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A Novel Method to Increase the Viability of Trichomonas vaginalis in Urine

Shafir, Shira C. PhD*; Sorvillo, Frank J. PhD*†; Upcroft, Jacqui A. PhD; Upcroft, Peter PhD

Sexually Transmitted Diseases: July 2007 - Volume 34 - Issue 7 - p 485-487
doi: 10.1097/01.olq.0000249724.72816.a0
Article

Objectives: Two of the major diagnostic methods for Trichomonas vaginalis, wet mount and culture, rely on the continued viability of the organism. Methods to increase the viability of T. vaginalis in urine are needed.

Goal: The goal of this study was to develop a method that increases the time of viability of T. vaginalis in urine.

Study Design: Urine samples were inoculated with trichomonads, held at either room temperature or 37 °C, and processed through a column and frit, which was then placed in either a tube of culture medium containing antibiotics or a TV InPouch.

Results: The column and polyethylene frit system was found to increase the duration of viability for T. vaginalis from urine specimens at least 6-fold.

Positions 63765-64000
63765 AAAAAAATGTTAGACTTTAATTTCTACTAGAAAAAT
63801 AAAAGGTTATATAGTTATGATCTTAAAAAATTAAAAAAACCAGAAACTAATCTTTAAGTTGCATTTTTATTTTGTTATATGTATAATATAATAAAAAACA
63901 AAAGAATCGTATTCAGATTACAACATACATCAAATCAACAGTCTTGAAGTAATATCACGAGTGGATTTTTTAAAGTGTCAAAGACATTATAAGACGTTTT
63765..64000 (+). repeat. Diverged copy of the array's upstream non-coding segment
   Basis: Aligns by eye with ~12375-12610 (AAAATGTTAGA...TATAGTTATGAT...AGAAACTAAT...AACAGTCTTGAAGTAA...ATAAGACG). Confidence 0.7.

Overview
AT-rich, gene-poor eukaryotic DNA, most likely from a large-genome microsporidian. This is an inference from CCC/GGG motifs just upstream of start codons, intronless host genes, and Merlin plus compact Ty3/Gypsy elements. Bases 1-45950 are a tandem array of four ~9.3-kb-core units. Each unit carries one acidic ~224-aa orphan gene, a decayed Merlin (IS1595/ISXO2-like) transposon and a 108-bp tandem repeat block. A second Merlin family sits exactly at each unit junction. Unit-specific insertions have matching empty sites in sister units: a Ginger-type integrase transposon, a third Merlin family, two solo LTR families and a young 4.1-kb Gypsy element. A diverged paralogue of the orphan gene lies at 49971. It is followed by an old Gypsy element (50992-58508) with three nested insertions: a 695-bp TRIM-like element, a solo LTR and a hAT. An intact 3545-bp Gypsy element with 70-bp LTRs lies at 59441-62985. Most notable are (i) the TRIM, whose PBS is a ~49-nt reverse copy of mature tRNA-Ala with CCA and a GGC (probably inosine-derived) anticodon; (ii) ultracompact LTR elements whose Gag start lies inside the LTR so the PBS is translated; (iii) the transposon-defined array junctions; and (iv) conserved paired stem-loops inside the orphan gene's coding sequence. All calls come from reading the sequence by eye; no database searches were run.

Conclusion: This novel method, which uses a column and frit system to increase the duration of viability of the organism, has the potential to increase the sensitivity of diagnostic tests.

Use of a column and polyethylene frit can increase the time of viability of Trichomonas vaginalis in urine. Continued viability of the organism is essential for most diagnostic tests.

From the *Department of Epidemiology, UCLA School of Public Health, Center for Health Sciences, Los Angeles, California; the †Data Collection and Analysis Unit, Los Angeles County Department of Health Sciences, Los Angeles, California; and the ‡Queensland Institute of Medical Research, The University of Queensland, Brisbane, Herston, Queensland, Australia

The authors gratefully acknowledge Dr. Lawrence Ash for assistance in experimental design and Dr. Patricia Johnson for supplying the T1 strain. The authors also acknowledge Dr. Roger Detels and Dr. Barbara Visscher for assistance in manuscript review.

Correspondence: Shira C. Shafir, PhD, UCLA School of Public Health, Department of Epidemiology, Center for Health Sciences Room 41-275, 650 Charles E. Young Drive, Los Angeles, CA 90024. E-mail: sshafir@ucla.edu.

Received for publication June 24, 2006, and accepted September 7, 2006.

© Copyright 2007 American Sexually Transmitted Diseases Association